Every time there is a significant shift in power in Washington it brings with it the prospect of changes to the tax code. This election cycle is no different. There has not been a major reform of the tax code since 1986. President-elect Donald Trump has indicated that tax reform is one of his top priorities. With Republicans controlling both the House and the Senate as well as the White House, the prospect of a major reform of the tax code has increased. Reforms to both the individual tax laws and the business tax laws are likely.
President-elect Trump's plan for individual tax reform is significant and sweeping and includes reducing the number of individual tax rates to three (12%, 25%, and 33%), repealing the alternative minimum tax and repealing the estate tax. It is important to remember that while this is Trump's plan, it still may face opposition from Senate Democrats, concerns from law makers of lost revenue as well as potential opposition due to the loss of popular tax breaks and deductions. However, there is significant chance that at least some of Trump's tax plan will be implemented, including the possibility of the repeal of the estate tax.
What does this mean for estate and gift tax planning today?
1) Do Not Dismantle Tax Planning Yet. While the prospect of change is in the air, nothing is certain at this time. The new regime does not come to power until January and even then it will take time before any legislation can be finalized, passed and put into effect. The 1986 tax reform took two years. Because of the uncertainty about exactly what shape tax reform will take, it is our suggestion that it may be best to wait and not necessarily dismantle tax planning that has been incorporated into your estate plan at this time. Additionally, even after reforms are passed it is important to remember that changes to the tax code are never permanent and that future power shifts in Washington could undo the changes we are discussing today. If a repeal of the estate tax does come, then at that time careful consideration should be given to each plan to determine if steps should be taken and changes made, including the possibility of dismantling irrevocable trusts or family partnerships and LLCs designed primarily for estate and gift tax planning purposes.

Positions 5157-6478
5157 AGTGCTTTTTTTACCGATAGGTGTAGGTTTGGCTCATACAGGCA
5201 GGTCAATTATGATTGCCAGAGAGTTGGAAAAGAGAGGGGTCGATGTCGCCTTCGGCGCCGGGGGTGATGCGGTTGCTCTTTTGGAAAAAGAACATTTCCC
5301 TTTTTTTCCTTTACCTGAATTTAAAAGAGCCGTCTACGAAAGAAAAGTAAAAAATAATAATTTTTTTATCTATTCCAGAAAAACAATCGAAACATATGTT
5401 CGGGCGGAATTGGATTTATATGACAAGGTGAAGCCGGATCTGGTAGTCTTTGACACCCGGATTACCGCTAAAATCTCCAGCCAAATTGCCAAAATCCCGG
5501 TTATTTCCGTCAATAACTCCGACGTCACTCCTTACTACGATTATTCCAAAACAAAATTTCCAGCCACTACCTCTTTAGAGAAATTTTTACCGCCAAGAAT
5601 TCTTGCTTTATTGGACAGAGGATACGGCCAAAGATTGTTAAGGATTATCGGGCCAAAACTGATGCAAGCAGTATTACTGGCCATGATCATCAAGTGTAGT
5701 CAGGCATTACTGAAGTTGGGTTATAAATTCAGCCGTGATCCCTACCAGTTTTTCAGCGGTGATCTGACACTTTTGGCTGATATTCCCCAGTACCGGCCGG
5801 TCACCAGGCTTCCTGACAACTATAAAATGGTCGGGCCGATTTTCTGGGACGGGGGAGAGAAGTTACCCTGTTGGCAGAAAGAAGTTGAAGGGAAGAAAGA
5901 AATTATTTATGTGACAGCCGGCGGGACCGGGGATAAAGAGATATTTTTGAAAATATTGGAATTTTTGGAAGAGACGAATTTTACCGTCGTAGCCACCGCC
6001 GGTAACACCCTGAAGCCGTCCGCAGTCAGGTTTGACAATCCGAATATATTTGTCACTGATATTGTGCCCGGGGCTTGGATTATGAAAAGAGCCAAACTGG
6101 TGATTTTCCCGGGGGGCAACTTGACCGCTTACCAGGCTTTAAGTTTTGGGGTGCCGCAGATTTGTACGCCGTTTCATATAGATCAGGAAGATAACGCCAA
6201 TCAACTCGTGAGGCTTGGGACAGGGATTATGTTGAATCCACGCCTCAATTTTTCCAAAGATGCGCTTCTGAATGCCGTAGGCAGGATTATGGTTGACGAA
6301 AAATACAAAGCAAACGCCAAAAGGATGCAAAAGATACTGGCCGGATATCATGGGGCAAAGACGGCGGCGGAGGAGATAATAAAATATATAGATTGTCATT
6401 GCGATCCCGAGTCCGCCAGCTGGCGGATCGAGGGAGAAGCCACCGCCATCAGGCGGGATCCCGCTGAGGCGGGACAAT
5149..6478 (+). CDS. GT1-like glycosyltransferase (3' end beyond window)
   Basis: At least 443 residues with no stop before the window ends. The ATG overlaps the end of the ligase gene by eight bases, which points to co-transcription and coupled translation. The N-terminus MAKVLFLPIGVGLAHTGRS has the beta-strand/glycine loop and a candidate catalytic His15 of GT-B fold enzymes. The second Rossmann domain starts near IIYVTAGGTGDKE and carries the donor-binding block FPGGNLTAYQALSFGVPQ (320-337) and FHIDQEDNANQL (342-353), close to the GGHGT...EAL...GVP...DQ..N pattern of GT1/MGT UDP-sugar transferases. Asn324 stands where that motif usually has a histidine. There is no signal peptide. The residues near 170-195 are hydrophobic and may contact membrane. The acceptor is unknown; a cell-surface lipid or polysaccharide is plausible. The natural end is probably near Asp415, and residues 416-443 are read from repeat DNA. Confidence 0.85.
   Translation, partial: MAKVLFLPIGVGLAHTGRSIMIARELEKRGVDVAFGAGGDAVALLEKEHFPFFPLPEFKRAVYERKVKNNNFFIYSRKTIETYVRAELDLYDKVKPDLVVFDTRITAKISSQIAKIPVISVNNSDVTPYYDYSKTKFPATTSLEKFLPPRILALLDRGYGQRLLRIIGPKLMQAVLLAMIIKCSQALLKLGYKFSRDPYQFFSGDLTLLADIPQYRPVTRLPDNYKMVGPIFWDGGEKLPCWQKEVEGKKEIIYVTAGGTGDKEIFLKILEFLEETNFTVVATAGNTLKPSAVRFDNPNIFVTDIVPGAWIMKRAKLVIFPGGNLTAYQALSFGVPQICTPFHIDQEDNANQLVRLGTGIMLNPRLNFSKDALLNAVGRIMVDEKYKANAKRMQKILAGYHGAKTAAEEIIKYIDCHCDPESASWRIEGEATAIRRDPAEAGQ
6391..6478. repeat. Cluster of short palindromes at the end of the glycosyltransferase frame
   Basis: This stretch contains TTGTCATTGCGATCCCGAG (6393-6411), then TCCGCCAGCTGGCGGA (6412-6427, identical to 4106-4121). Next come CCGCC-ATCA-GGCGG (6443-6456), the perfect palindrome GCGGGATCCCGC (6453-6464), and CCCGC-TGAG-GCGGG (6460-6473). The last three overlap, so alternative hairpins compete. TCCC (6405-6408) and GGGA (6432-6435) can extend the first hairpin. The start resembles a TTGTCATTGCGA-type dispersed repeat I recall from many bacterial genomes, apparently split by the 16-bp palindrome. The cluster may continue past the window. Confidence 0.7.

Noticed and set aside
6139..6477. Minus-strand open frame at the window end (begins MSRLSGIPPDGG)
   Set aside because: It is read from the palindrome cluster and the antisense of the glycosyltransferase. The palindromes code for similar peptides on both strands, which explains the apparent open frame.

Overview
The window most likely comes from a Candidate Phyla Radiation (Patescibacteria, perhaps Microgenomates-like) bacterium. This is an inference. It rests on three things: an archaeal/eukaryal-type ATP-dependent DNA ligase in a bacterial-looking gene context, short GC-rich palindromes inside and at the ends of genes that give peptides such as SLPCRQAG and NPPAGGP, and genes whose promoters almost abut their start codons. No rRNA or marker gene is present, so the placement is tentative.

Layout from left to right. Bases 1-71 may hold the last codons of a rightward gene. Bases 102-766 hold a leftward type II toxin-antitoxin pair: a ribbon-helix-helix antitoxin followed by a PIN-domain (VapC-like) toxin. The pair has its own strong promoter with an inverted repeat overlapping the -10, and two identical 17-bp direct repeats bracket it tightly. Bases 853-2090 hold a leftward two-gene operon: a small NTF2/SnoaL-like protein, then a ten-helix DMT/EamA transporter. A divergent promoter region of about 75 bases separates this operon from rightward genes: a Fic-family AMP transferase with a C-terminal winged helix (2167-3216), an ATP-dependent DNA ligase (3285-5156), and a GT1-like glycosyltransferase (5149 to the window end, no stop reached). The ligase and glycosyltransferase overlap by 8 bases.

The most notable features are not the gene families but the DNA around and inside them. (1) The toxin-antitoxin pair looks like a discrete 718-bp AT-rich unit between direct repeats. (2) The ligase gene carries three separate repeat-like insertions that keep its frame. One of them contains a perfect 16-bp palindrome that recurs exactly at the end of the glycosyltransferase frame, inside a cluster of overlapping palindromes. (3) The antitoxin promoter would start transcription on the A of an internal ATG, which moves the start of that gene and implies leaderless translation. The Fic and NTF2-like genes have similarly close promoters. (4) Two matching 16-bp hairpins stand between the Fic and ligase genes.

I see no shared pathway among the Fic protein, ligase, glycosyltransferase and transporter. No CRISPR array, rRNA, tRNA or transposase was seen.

2) Consider Waiting on Tax Motivated Gifts. There are many reasons people make gifts. Often these reasons have nothing to do with tax planning. However, at the same time, some gifts are motivated primarily for estate tax planning purposes, in an attempt to reduce the potential estate tax burden. It is these tax motivated gifts that you may want to consider holding off on until the tax reforms take shape. It is possible that these tax motivations will no longer exist under the new tax regime.
3) Do Review Your Estate Plans. Many plans that incorporate estate tax planning base a division of assets at death on the current estate tax exemption amount. These plans typically pass an amount that can be given free of estate tax to a family trust, often with an individual's children as beneficiaries. The amount in excess of the estate tax exemption is given to a spouse and/or to charity (as these qualify for a deduction from the estate tax). If the estate tax is repealed, some of these plans will produce outcomes that are not intended, such as nothing passing directly to a spouse or charity. While in many plans, the spouse is also a beneficiary of the family trust, this is not always the case. These plans should be evaluated to determine if the result you intend would still be achieved if the estate tax is repealed. If the results are not what you intend, then revisions can be made to hardwire the division of assets (either based on a dollar amount or percentage of the estate) so that the family gift, spousal gift and/or charitable gift get funded at the levels that you intend.
We are closely watching for changes that are on the horizon and will continue to monitor the situation. If you have questions about how the provisions in your plan may be effected by these potential changes, feel free to contact the office and schedule a time to meet with Christine or me.